5 common roller skate problems — and how to fix them

I’ve had some interesting skate dilemmas today, so I made a list of common skate problems and how to solve them cheaply.

Problem: My skate inserts ball up and are so uncomfortable.
Solution: Don’t tell your roommates I told you to do this. But if you don’t want to dish out the $10-30 to get new inserts, you can try ironing it. I don’t own an iron, those cost money, so here is what I do: First, I try to smooth the crinkles out a bit by putting the bad creases under a leg of furniture. Then, and this is truly disgusting, then I take a flat-bottomed stove-top pan and I boil half an inch of water. I first try to “iron” the foot cushion by pressing the bottom of the hot pan of boiling water on top of it and smushing it. When that does not work (and it probably won’t), I dip the affected area of the insert into the boiling water for 3-5 seconds. Take it out and then smush the bottom of the hot pan over the insert on a cool, dry surface. Repeat until flat. It works. Don’t tell your roommate you put your nasty-ass sweat-soaked shoe insert into one of his/her pans.

Problem: My waxed hockey laces (recommended here) don’t fit through my skate lace eyelets. 
Solution: I know! What a pain! Those things cost $4! You have to broil the mo-fos. Turn your oven to high broil and then hold the tips of the laces under the broiler for about 30 seconds. Quickly put them through your skates. This will shape them into an eyelet size.

Problem: My feet go numb in my skates.
Solution: If it’s not cold, this is because your skates are tied too tight. When I break in skates, I like them loose by the toe, then when you lace them, skip a eyelet halfway up (don’t cross, just move the lace through the next same-side hole) and then keep lacing. This lets you have looseness in the front, but keeps it tight around the ankle. That said, you want to eventually be able to lace your skates tightly and break them in, so, at some point, you’re going to have to suck it up and gradually begin tightening them until the leather stretches around your foot in a hug. If it’s because it’s cold, try a light wool sock and warming your feet up with some off-skates agility before practice. Get your feet sweaty before you put them in your skates.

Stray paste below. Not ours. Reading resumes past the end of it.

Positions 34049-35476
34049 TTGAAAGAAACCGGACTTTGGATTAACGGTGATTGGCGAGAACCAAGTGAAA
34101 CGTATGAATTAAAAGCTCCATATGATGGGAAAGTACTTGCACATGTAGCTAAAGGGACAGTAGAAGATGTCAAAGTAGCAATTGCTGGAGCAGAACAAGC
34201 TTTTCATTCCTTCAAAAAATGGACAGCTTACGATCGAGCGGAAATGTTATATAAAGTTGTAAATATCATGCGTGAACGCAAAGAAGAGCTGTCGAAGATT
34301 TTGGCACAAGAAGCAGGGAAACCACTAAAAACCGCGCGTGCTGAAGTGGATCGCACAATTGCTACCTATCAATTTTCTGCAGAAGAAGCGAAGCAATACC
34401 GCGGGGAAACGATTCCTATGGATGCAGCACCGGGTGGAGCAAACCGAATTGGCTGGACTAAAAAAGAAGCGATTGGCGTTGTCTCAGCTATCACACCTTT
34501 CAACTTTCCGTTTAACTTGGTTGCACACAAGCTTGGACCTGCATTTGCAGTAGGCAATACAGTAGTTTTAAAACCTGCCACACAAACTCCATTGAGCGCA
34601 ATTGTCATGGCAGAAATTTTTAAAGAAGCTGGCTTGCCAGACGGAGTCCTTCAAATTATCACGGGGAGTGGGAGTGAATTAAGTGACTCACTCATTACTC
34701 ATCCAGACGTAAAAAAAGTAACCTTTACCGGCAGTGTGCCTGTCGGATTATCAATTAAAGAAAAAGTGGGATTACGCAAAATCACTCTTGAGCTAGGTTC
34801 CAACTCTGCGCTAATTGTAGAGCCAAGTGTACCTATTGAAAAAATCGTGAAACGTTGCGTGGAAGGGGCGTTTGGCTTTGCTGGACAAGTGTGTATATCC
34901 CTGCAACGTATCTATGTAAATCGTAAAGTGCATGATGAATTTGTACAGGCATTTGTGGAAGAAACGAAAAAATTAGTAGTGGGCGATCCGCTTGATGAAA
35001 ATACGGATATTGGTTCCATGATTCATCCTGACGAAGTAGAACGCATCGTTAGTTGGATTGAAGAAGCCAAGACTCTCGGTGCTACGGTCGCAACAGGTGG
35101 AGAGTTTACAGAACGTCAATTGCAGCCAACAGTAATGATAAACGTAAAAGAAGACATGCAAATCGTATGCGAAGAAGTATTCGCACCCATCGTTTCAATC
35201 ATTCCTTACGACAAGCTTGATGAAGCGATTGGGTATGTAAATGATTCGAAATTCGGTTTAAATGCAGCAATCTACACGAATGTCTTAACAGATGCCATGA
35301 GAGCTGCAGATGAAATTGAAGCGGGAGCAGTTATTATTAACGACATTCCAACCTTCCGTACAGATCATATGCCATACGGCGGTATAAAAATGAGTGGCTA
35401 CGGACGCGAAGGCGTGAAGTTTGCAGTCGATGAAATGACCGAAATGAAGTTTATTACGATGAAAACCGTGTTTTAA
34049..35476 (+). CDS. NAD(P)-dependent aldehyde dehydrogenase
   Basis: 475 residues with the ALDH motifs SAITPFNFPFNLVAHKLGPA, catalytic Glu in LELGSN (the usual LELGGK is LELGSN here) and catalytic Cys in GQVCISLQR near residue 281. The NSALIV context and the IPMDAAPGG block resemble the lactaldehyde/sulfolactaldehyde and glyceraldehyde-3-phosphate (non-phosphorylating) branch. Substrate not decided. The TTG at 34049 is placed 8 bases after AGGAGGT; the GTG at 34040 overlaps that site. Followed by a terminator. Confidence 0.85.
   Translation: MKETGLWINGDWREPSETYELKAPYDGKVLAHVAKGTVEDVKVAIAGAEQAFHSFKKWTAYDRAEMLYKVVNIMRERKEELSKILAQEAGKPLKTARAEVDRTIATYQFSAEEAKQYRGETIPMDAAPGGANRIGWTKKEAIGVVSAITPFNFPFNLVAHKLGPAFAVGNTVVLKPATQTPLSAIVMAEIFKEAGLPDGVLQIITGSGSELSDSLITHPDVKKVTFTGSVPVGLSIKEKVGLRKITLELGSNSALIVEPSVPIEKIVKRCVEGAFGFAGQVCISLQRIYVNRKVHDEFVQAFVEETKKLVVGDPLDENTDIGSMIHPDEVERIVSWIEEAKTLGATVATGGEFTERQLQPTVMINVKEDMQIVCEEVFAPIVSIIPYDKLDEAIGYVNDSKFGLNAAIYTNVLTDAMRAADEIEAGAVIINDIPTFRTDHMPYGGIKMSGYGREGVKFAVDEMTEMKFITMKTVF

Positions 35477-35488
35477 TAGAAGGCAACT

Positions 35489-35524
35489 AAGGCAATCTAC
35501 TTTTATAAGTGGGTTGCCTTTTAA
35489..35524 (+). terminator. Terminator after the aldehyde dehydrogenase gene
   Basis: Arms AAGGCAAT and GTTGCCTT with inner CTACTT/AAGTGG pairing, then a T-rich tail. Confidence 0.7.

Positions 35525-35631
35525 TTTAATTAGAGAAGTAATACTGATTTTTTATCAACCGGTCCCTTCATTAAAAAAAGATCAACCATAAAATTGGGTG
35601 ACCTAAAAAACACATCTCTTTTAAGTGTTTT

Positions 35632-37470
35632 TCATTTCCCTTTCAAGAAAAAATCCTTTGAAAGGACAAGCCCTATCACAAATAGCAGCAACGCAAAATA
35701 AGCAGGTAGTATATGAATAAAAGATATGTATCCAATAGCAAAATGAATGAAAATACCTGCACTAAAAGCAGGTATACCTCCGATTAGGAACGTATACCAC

Problem: I need to adjust my trucks and wheels before every practice.
Solution: ARE YOU LEAVING YOUR GEAR IN YOUR CAR? ARE YOU LEAVING IT ZIPPED UP IN YOUR BAG BETWEEN PRACTICES? Don’t do that! Leather and metal need to dry. This means you pack up your gear after practice, put it with you in your car, then when you get out of your car you bring it with you. Inside your warm house (your skates need a warm home too) you unzip your stinky gear bag and make sure all the gear is separated and able to touch air. One day your roommates won’t care as much. Start getting them used to it.

Problem: I break my laces every practice.
Solution: I addressed this in “The Cost of Roller Derby,” but the quick answer is to get toe caps that snap on (not the ones you put laces through, they will just break), get waxed hockey laces and to try to stop dragging your feet. If the $3-4 laces and $7-14 snap-ons are too much, my friend Vegemighty Slamwitch made her own toe-covers by cutting a bike tire in half, attaching it to her toe stop and then high up on her skate.

Those are some common issues. Feel free to comment below with any skate issues.